‘Anomalisa’ Shines While ‘Dirty Grandpa’ Disgusts

One of 2015's best films arrives in Pittsburgh this weekend; while it isn't for everyone, it's a whole lot better than Robert De Niro's crass comedy.


photo © paramount pictures.

 

Towards the end of any given year, I’m awash in excellent films vying for awards consideration. 2015 was certainly no exception; as the nights grew long, I was weighing the merits of “Spotlight” against the very different triumphs of “The Revenant.” In my efforts to devise my top 10 films of the year, I was contemplating how more visceral choices such as “The Hateful Eight” and “Mad Max: Fury Road” compared to elegant, complex movies such as “Room” and “Son of Saul.” In short, there were plenty of worthy movies to consider and rank.

And then a bizarre movie starring puppets blew them all away.

“Anomalisa” is a work of stop-motion animation written and co-directed (with Duke Johnson) by the brilliant Charlie Kaufman (“Eternal Sunshine of the Spotless Mind,” “Being John Malkovich”). A great deal of the joy in watching it is in working out exactly what is going on, so I’ll skip the plot details; the short version is that a man with an unusual affliction takes a gravely consequential business trip.

The artfulness in “Anomalisa” is unmatched, particularly in the incredibly detailed miniature sets built around the characters. Jennifer Jason Leigh and Tom Noonan turn in two of the finest voice-only performances I can recall, and the script — tragically overlooked for a Best Adapted Screenplay nomination — is biting and nearly profound.

As much as I’m entranced by it, “Anomalisa” will not be for everybody. I’ve shown it to multiple people, all of whom I consider intelligent and discerning, and received mixed reports. Many will see it and, if it’s not quite to their taste, regard it as a remarkably artful if unusual (and perhaps even slightly off-putting) movie. And that’s fine. But a slim minority, like me, will find it almost singularly moving. I may be one of only a few who consider it 2015’s finest film, but its distinct voice and painstaking beauty are undeniable.

As far as I’m aware, “Anomalisa” will only be playing locally at The Manor Theatre in Squirrel Hill.


PHOTO by BOB MAHONEY. © LIONSGATE.

 

To transition from one of last year’s very best to what may go down as one of 2016’s very worst, the Robert De Niro comedy “Dirty Grandpa” arrives in wide release this weekend. De Niro stars as Dick Kelly, a recent widower out for a latter-day romp through Daytona Beach; his straightlaced grandson, Jason (Zac Efron), just wants to get home to his bridezilla-to-be (Julianne Hough). Jokes are thrown out, without regard to the individual quality of any gag, at a breakneck pace; admittedly, something like one in six hit. But those that miss really, really miss, and “Dirty Grandpa” is completely willing to make crass jokes at the expense of minorities, homosexuals, women, the mentally challenged … any group you can name, really. This doesn’t make it an equal-opportunity offender, though; it just makes it mean and clueless. Supporting roles by very funny people including Aubrey Plaza, Jason Mantzoukas and Adam Pally almost make me feel bad for saying that no one should bother with this film, but “Dirty Grandpa” is just too dumb to recommend. De Niro — who, in the scene that will assuredly grab headlines this weekend, actually uses the n-word in this film — really needs to learn how to say no to a project.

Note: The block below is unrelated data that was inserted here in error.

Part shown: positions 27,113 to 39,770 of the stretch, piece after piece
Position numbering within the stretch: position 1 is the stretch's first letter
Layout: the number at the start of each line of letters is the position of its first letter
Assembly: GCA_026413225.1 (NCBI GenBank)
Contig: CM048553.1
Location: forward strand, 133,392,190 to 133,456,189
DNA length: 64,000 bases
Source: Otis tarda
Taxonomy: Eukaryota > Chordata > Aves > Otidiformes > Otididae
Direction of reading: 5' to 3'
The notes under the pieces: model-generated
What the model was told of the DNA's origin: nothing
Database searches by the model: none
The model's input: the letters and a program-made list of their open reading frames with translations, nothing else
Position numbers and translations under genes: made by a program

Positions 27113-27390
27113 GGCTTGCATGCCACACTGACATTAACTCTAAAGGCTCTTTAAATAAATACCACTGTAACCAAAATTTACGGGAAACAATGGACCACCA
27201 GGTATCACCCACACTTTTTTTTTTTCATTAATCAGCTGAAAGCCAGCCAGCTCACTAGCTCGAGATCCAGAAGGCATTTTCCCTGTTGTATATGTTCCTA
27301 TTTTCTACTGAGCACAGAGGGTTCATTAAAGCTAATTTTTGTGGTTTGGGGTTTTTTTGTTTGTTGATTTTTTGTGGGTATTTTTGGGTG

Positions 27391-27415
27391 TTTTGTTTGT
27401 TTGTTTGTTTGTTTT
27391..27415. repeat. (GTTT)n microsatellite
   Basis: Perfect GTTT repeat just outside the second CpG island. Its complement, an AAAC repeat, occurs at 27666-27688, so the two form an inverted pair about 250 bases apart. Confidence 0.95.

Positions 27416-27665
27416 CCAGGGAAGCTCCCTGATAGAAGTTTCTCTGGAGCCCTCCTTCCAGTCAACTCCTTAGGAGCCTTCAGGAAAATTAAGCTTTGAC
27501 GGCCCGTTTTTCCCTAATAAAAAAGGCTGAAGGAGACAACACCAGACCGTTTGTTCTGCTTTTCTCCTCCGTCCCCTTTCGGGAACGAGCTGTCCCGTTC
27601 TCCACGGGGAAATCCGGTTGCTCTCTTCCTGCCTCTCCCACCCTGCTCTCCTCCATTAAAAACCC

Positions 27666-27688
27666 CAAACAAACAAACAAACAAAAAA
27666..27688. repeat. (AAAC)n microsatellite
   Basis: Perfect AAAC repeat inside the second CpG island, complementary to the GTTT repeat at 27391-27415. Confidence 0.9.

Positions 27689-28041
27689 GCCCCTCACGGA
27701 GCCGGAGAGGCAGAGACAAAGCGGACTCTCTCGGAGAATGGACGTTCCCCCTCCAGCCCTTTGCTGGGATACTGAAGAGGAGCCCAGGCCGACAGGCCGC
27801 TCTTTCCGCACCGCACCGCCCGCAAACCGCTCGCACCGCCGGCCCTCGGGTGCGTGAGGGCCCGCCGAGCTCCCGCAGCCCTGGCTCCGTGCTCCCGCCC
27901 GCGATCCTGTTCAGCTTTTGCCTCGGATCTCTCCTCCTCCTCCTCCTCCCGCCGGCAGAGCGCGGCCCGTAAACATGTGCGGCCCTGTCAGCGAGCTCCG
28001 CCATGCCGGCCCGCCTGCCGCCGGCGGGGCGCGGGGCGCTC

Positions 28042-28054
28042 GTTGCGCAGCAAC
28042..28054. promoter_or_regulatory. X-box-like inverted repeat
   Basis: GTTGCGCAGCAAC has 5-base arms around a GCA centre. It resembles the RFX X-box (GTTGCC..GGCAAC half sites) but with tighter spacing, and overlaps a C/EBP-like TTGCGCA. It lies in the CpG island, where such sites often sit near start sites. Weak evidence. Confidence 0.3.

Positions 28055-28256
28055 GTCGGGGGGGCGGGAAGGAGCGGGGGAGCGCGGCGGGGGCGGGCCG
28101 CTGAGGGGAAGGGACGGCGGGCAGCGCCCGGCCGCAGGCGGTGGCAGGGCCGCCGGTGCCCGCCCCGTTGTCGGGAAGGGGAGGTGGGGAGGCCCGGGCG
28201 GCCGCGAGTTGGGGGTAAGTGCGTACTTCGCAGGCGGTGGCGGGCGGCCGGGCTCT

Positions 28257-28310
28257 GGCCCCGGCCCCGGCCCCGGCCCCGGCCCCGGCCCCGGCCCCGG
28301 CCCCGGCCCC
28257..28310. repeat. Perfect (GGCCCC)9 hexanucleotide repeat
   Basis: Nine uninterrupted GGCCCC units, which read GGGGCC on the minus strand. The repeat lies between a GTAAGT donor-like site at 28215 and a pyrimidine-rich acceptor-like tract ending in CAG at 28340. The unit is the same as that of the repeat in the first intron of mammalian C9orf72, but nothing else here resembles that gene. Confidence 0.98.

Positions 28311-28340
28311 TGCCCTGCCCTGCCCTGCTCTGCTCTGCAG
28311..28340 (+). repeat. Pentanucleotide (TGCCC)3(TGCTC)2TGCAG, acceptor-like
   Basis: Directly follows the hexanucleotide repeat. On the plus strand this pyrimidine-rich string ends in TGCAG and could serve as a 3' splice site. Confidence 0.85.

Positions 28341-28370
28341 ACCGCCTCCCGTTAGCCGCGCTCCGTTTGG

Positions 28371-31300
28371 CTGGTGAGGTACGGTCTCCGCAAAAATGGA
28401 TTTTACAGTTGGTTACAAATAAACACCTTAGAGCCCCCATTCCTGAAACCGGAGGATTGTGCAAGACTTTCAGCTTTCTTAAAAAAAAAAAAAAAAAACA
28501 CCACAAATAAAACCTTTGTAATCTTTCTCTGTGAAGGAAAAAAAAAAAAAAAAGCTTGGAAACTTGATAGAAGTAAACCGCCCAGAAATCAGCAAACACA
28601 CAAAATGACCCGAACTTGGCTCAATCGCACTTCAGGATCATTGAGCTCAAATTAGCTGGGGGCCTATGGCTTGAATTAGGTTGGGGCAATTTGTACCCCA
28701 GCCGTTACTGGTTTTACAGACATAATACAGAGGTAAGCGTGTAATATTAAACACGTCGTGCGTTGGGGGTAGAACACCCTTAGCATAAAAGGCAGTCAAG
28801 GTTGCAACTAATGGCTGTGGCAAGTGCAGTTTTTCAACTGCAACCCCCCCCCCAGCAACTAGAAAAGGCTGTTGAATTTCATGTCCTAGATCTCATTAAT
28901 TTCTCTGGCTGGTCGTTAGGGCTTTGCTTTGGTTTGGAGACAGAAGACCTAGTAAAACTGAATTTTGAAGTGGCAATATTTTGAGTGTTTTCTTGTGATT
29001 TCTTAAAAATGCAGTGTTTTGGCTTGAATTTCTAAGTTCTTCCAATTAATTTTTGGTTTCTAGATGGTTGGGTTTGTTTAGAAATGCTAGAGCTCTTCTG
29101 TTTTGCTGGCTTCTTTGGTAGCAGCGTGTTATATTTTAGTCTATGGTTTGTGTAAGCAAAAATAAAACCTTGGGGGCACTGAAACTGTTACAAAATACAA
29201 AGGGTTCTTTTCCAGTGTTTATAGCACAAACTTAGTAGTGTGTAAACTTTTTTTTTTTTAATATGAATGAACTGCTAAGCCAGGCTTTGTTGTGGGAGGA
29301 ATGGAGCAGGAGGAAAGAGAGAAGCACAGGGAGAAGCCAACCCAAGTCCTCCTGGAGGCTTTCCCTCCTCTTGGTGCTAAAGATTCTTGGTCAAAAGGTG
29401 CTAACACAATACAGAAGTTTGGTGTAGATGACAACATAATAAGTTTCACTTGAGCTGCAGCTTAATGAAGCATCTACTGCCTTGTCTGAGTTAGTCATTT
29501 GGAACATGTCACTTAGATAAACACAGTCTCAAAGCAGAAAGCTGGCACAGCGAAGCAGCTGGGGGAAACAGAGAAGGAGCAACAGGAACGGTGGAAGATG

Also debuting nationwide this weekend, but not screened locally for critics: teen alien-invasion thriller “The 5th Wave,” starring Chloë Grace Moretz, and “The Boy,” yet another creepy-doll horror flick.

 

The Montage
“The Hateful Eight” has ended its extended run at Row House Cinema. Starting today, the theater will present a trio of Brazilian films: the animated fantasy “Boy & The World,” from 2013; the acclaimed “City of God,” which netted four Academy Award nominations in 2004; and “Elite Squad,” the 2007 action hit from “Narcos” director José Padilha … Venture Outdoors, local presenters of the Banff Mountain Film Festival — an annual collection of outdoor-themed documentaries and shorts — announced that advance sales have been delayed due to a change in ticketing services. They recommend fans keep an eye on this page, which will have ticket information as soon as it is available. The festival is scheduled for April 2 and 3 … Those who have set countdown timers marking the seconds before “Star Wars Episode VIII” is released will have to add some time to the tally. The follow-up to “The Force Awakens” has been delayed to Dec. 15, 2017. It was originally scheduled for May of that year … As expected, some Academy favorites have returned to local screens in the wake of last week’s nominations. “Spotlight” and “Room” have added a number of screens in the area, and fellow Best Picture nominees “The Revenant” and “The Big Short” are still pretty much everywhere. “Brooklyn” is back at the Galleria 6 in Mount Lebanon and will receive a run at the Hollywood Theater later this month. “Carol” and “The Danish Girl,” which netted two acting nods apiece, are at a number of local theaters as well. Continue to monitor Fandango for your Oscar preparations.

 

Categories: Sean Collier’s Popcorn for Dinner